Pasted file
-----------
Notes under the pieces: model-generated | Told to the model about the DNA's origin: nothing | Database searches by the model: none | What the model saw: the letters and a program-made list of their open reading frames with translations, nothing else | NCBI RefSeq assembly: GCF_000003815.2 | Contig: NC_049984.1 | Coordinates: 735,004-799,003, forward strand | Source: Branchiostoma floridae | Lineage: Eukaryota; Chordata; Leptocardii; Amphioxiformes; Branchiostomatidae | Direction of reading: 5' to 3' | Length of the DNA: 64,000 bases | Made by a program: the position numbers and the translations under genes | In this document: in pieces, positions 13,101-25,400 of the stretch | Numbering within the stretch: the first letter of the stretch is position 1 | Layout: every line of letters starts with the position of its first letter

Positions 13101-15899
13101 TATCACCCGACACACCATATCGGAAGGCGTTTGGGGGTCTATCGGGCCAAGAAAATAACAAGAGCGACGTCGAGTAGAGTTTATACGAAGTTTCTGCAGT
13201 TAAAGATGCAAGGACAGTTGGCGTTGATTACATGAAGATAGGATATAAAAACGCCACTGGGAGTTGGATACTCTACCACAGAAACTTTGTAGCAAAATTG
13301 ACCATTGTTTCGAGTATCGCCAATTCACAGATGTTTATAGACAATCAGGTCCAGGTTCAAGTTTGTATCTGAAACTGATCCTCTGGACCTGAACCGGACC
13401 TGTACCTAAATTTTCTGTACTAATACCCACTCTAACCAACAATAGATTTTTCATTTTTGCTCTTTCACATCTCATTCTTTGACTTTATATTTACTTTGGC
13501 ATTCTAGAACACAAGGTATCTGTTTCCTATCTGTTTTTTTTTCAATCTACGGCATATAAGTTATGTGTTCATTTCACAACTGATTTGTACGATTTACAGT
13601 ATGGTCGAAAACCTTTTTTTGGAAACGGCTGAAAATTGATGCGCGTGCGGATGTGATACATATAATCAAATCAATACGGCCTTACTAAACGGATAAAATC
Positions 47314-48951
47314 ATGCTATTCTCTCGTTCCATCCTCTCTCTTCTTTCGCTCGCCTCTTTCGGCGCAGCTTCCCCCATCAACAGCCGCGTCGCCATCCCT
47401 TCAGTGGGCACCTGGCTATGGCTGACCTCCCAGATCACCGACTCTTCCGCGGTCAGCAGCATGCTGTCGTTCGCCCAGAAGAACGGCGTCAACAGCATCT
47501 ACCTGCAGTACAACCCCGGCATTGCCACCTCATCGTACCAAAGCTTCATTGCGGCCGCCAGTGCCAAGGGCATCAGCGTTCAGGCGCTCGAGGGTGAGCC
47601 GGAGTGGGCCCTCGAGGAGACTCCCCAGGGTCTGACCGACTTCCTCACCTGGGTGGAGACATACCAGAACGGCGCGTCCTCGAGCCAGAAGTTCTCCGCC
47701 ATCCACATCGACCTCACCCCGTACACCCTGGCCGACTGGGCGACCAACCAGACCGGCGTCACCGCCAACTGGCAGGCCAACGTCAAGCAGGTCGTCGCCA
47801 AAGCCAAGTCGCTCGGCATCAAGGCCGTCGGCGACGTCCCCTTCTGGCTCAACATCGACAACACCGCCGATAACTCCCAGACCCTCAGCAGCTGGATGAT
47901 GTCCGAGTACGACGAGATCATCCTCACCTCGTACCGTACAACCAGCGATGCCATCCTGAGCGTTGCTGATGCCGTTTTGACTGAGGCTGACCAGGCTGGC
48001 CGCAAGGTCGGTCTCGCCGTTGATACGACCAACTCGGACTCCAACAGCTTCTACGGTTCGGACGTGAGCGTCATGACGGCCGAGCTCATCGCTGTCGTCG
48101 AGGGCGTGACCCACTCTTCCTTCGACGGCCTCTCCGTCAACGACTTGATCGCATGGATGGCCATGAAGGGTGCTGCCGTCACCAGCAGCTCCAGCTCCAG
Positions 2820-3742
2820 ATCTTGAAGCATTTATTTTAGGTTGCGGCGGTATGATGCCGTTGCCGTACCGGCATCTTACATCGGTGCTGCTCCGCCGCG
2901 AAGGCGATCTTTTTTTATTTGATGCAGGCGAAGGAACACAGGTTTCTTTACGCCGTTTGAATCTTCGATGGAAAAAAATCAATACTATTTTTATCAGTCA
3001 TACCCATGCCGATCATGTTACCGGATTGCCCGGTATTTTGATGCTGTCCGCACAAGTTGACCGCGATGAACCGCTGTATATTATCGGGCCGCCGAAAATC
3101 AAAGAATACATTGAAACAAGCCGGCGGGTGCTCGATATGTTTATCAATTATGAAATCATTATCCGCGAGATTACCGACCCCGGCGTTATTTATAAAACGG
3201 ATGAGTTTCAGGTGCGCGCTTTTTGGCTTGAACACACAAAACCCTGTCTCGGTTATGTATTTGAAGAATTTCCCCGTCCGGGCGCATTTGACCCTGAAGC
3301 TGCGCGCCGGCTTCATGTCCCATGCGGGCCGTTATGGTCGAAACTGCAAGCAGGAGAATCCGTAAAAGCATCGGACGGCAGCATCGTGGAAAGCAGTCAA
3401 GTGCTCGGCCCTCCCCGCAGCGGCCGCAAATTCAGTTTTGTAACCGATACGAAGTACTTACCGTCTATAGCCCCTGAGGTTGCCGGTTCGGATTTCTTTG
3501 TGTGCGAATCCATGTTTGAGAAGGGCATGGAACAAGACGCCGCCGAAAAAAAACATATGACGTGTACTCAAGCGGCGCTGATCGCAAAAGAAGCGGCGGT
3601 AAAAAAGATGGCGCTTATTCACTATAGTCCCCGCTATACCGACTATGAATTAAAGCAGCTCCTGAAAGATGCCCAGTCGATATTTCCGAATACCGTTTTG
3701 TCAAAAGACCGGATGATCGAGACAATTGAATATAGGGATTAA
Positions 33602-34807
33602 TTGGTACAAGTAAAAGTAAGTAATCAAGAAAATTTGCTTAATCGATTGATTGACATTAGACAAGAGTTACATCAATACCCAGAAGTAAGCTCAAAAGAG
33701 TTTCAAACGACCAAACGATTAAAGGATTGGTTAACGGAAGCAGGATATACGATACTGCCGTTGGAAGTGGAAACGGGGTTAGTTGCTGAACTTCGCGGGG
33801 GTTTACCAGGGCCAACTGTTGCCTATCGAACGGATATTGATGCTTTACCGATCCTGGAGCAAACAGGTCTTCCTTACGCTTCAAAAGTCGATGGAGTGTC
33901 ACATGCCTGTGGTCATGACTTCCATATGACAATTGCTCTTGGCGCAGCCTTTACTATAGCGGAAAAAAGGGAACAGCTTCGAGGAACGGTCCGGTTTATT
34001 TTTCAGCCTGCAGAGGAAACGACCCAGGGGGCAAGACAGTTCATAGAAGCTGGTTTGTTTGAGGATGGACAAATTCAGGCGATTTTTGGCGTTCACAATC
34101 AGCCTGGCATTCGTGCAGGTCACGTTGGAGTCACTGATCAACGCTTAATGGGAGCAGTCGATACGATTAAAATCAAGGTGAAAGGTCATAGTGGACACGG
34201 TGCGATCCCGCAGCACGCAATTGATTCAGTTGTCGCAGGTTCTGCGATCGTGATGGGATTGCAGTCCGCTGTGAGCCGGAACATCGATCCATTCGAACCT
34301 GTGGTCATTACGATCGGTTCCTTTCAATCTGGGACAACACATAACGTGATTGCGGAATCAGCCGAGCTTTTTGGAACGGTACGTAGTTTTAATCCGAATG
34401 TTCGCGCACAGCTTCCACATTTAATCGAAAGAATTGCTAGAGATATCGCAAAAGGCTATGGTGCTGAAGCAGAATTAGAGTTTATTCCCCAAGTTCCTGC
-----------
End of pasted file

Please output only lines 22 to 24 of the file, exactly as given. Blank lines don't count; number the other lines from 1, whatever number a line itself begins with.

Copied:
3001 TACCCATGCCGATCATGTTACCGGATTGCCCGGTATTTTGATGCTGTCCGCACAAGTTGACCGCGATGAACCGCTGTATATTATCGGGCCGCCGAAAATC
3101 AAAGAATACATTGAAACAAGCCGGCGGGTGCTCGATATGTTTATCAATTATGAAATCATTATCCGCGAGATTACCGACCCCGGCGTTATTTATAAAACGG
3201 ATGAGTTTCAGGTGCGCGCTTTTTGGCTTGAACACACAAAACCCTGTCTCGGTTATGTATTTGAAGAATTTCCCCGTCCGGGCGCATTTGACCCTGAAGC